Dr Vasja Badalič1
1Institute of Criminology at the Faculty of Law, Ljubljana, Slovenia

Since the start of the Syrian conflict in 2011, almost one million Syrian refugees found shelter in Lebanon. During the first three years of the conflict, Lebanon kept the border open for Syrian asylum seekers, but when their number reached unsustainable levels, the Lebanese authorities gradually embraced a “closed door” policy. In October 2014, the Lebanese authorities approved a new policy on Syrian refugees with the objective of reducing the number of Syrians in Lebanon by limiting cross border movements from Syria and by “encouraging” Syrian refugees in Lebanon to return to their homeland.

This paper focuses on the “closed door” policy in order to examine the practices used by Lebanon to stop, or at least limit, the massive influx of Syrians, and thus prevent them from exercising their right to seek and enjoy asylum in Lebanon. The central part of the paper consists of two sections. The first section examines how Lebanon violated the principle of non-refoulement by employing a range of illegal practices (e.g. border closures, the use of selective criteria for determining which groups of Syrians were not allowed to cross the borders). The second section of the article examines how Lebanon resorted to practices that created circumstances for constructive refoulement of Syrian asylum seekers and refugees (e.g. shutting down the sole authority responsible for processing asylum claims, stripping Syrian refugees of their protection status, and preventing Syrian refugees from obtaining/retaining residency permits).


Vasja Badalič is a Research Fellow at the Institute of Criminology at the Faculty of Law in Ljubljana, Slovenia. His primary fields of research are contemporary imperialism (e.g. the impact of the “war on terror” on the civilian population in Afghanistan and Pakistan) and migration (e.g. EU’s migration policy on its external borders). He combines theory with extensive field-work, frequently visiting Afghanistan and Pakistan. He is the author of three single-authored monographs, including The Terror of ‘Enduring Freedom’: War in Afghanistan and Pakistan, Krtina Publishing house, Ljubljana 2013 (in Slovenian only).

Honoured in the Breach: Border Protection and the Australian Government’s Duty of Care

Emeritus Professor Richard Harding
1University of Western Australia, Crawley, Australia

As citizens  we all have views on Australia’s border protection policies. But in a democratic society the weight they carry is inherently no greater than those of any other citizen. However, as criminologists we possess an expertise that can be brought to the debate, not with regard to the policy as such (a “given” for these purposes) but as to how that policy is implemented on the ground. Specifically, is the Government meeting its duty of care to detainees, and what standards make up that duty of care?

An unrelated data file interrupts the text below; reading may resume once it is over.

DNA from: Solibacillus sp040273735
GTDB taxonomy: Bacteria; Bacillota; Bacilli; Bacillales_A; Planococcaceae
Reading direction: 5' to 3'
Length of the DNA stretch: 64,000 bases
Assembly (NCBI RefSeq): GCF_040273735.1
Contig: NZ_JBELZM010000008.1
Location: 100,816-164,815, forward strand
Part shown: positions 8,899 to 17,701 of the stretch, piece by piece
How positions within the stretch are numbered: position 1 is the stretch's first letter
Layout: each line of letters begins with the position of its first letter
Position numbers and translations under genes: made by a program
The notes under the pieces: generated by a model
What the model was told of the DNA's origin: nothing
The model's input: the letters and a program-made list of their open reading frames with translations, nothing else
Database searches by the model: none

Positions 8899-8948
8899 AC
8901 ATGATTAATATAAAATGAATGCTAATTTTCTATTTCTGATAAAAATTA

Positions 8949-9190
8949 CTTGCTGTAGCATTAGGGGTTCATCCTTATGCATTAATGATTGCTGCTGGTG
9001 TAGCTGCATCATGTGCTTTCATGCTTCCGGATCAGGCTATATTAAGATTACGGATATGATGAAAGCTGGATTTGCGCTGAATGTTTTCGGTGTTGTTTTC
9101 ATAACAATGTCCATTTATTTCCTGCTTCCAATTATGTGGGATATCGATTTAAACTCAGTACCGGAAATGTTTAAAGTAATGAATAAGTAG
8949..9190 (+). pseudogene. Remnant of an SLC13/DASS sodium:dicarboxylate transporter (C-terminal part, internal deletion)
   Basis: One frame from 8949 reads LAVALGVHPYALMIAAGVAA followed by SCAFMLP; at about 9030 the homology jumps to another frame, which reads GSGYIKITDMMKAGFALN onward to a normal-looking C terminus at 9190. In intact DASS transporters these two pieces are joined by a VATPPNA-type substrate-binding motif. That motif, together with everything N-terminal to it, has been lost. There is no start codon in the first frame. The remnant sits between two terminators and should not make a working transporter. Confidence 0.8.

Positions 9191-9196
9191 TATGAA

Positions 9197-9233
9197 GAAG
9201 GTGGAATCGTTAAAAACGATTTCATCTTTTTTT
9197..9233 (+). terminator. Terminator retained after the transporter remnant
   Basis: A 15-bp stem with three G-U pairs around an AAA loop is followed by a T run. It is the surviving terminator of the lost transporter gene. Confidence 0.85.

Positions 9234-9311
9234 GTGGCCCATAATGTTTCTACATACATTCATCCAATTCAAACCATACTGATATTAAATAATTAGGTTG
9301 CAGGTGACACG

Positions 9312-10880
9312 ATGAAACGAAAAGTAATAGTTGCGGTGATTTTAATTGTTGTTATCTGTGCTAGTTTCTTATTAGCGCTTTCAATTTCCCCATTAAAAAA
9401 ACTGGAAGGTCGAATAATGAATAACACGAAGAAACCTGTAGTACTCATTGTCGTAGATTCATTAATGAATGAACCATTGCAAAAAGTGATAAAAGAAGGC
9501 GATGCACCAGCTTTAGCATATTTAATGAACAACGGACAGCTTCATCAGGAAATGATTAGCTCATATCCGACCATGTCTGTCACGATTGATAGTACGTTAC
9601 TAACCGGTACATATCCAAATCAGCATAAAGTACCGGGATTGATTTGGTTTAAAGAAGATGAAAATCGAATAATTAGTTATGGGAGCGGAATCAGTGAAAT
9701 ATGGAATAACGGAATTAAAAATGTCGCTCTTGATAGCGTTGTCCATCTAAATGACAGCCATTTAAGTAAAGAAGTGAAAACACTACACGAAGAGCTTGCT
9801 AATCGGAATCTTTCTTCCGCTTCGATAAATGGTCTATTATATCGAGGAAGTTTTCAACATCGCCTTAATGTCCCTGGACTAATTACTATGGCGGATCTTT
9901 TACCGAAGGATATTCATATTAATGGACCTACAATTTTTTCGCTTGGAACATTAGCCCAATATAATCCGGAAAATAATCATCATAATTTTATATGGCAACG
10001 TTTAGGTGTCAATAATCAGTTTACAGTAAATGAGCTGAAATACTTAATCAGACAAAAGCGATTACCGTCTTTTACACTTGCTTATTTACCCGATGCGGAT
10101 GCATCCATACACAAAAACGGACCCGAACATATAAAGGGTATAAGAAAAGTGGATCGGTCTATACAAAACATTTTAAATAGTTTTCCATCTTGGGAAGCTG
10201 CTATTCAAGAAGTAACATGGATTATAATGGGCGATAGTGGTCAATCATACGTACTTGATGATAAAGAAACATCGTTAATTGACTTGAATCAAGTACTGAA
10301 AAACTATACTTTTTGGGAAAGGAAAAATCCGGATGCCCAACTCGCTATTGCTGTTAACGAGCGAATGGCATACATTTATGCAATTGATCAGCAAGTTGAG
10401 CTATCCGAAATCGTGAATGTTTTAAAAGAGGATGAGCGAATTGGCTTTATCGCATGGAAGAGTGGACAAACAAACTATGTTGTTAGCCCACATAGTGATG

This question is central to all aspects of detention – imprisonment, juvenile detention, police lock-ups, closed psychiatric wards and immigration detention. Even more crucial is the position of off-shore immigration detention centres, particularly Nauru and Christmas Island, for their very nature is that they are out-of-sight of normal scruitiny with the risk that standards can be breached with impunity.

This paper explores the question of what standards are properly applicable to off-shore detention centres. Relevant standards are identified. Four groups of these standards – clean and decent environment; respectful regime arrangements; mental health care; and processes for handling medical emergencies – are analysed drawing upon numerous sources. These include: Amnesty International reports; UNHCR reports; UN Rapporteur materials; Human Rights Watch observations; evidence to the Senate Inquiry into conditions at immigration detention centres; testimony of detainees; evidence to a Coroner’s inquest; and the class action (Kamasaee v. The Commonwealth) which was settled in 2017 by payment of $70 million in damages.

The conclusion is that the Australian Government, through the Department of Immigration and Border Protection, has been in egregious breach of appropriate standards and duty of care obligatioins in its management of off-shore immigration detention centres.